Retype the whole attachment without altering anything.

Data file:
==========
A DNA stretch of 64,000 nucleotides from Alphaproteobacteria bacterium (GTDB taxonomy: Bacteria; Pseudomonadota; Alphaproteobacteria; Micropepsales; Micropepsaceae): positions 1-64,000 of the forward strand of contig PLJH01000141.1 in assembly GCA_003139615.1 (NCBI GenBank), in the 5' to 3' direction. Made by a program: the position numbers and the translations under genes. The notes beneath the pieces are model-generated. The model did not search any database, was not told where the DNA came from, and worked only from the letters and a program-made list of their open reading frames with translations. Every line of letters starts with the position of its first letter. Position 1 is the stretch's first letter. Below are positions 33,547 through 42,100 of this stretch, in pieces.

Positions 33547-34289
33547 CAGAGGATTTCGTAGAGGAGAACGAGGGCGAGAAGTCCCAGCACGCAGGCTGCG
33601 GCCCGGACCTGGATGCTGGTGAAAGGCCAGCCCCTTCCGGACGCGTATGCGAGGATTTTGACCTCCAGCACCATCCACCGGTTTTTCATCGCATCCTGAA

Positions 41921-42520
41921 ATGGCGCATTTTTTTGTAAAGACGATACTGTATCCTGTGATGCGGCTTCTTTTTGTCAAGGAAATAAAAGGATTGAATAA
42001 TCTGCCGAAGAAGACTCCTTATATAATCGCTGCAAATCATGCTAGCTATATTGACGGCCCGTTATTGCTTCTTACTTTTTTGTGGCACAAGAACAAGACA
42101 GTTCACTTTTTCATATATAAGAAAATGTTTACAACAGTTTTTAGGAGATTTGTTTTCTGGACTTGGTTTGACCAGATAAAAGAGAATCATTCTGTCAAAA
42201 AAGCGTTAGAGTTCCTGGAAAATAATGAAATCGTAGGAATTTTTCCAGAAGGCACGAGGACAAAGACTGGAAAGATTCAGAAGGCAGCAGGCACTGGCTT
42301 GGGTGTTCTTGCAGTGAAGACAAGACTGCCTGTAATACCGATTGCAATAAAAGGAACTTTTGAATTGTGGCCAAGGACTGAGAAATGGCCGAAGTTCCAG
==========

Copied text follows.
A DNA stretch of 64,000 nucleotides from Alphaproteobacteria bacterium (GTDB taxonomy: Bacteria; Pseudomonadota; Alphaproteobacteria; Micropepsales; Micropepsaceae): positions 1-64,000 of the forward strand of contig PLJH01000141.1 in assembly GCA_003139615.1 (NCBI GenBank), in the 5' to 3' direction. Made by a program: the position numbers and the translations under genes. The notes beneath the pieces are model-generated. The model did not search any database, was not told where the DNA came from, and worked only from the letters and a program-made list of their open reading frames with translations. Every line of letters starts with the position of its first letter. Position 1 is the stretch's first letter. Below are positions 33,547 through 42,100 of this stretch, in pieces.

Positions 33547-34289
33547 CAGAGGATTTCGTAGAGGAGAACGAGGGCGAGAAGTCCCAGCACGCAGGCTGCG
33601 GCCCGGACCTGGATGCTGGTGAAAGGCCAGCCCCTTCCGGACGCGTATGCGAGGATTTTGACCTCCAGCACCATCCACCGGTTTTTCATCGCATCCTGAA

Positions 41921-42520
41921 ATGGCGCATTTTTTTGTAAAGACGATACTGTATCCTGTGATGCGGCTTCTTTTTGTCAAGGAAATAAAAGGATTGAATAA
42001 TCTGCCGAAGAAGACTCCTTATATAATCGCTGCAAATCATGCTAGCTATATTGACGGCCCGTTATTGCTTCTTACTTTTTTGTGGCACAAGAACAAGACA
42101 GTTCACTTTTTCATATATAAGAAAATGTTTACAACAGTTTTTAGGAGATTTGTTTTCTGGACTTGGTTTGACCAGATAAAAGAGAATCATTCTGTCAAAA
42201 AAGCGTTAGAGTTCCTGGAAAATAATGAAATCGTAGGAATTTTTCCAGAAGGCACGAGGACAAAGACTGGAAAGATTCAGAAGGCAGCAGGCACTGGCTT
42301 GGGTGTTCTTGCAGTGAAGACAAGACTGCCTGTAATACCGATTGCAATAAAAGGAACTTTTGAATTGTGGCCAAGGACTGAGAAATGGCCGAAGTTCCAG